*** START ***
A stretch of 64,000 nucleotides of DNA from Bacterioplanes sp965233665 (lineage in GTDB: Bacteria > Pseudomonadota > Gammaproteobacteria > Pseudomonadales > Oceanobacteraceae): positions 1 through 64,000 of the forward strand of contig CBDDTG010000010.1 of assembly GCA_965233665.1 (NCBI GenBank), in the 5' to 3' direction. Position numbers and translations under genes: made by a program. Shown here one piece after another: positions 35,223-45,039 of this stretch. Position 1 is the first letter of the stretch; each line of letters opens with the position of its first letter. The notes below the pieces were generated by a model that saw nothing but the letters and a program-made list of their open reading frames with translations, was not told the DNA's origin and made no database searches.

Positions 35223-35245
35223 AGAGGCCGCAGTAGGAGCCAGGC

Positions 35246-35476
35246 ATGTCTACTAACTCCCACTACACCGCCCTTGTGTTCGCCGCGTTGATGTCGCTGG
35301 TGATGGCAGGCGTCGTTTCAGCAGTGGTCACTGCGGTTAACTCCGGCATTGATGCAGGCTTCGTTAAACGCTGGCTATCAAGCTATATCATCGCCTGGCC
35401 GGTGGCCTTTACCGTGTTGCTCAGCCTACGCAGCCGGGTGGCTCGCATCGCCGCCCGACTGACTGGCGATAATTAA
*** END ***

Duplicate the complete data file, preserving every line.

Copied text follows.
A stretch of 64,000 nucleotides of DNA from Bacterioplanes sp965233665 (lineage in GTDB: Bacteria > Pseudomonadota > Gammaproteobacteria > Pseudomonadales > Oceanobacteraceae): positions 1 through 64,000 of the forward strand of contig CBDDTG010000010.1 of assembly GCA_965233665.1 (NCBI GenBank), in the 5' to 3' direction. Position numbers and translations under genes: made by a program. Shown here one piece after another: positions 35,223-45,039 of this stretch. Position 1 is the first letter of the stretch; each line of letters opens with the position of its first letter. The notes below the pieces were generated by a model that saw nothing but the letters and a program-made list of their open reading frames with translations, was not told the DNA's origin and made no database searches.

Positions 35223-35245
35223 AGAGGCCGCAGTAGGAGCCAGGC

Positions 35246-35476
35246 ATGTCTACTAACTCCCACTACACCGCCCTTGTGTTCGCCGCGTTGATGTCGCTGG
35301 TGATGGCAGGCGTCGTTTCAGCAGTGGTCACTGCGGTTAACTCCGGCATTGATGCAGGCTTCGTTAAACGCTGGCTATCAAGCTATATCATCGCCTGGCC
35401 GGTGGCCTTTACCGTGTTGCTCAGCCTACGCAGCCGGGTGGCTCGCATCGCCGCCCGACTGACTGGCGATAATTAA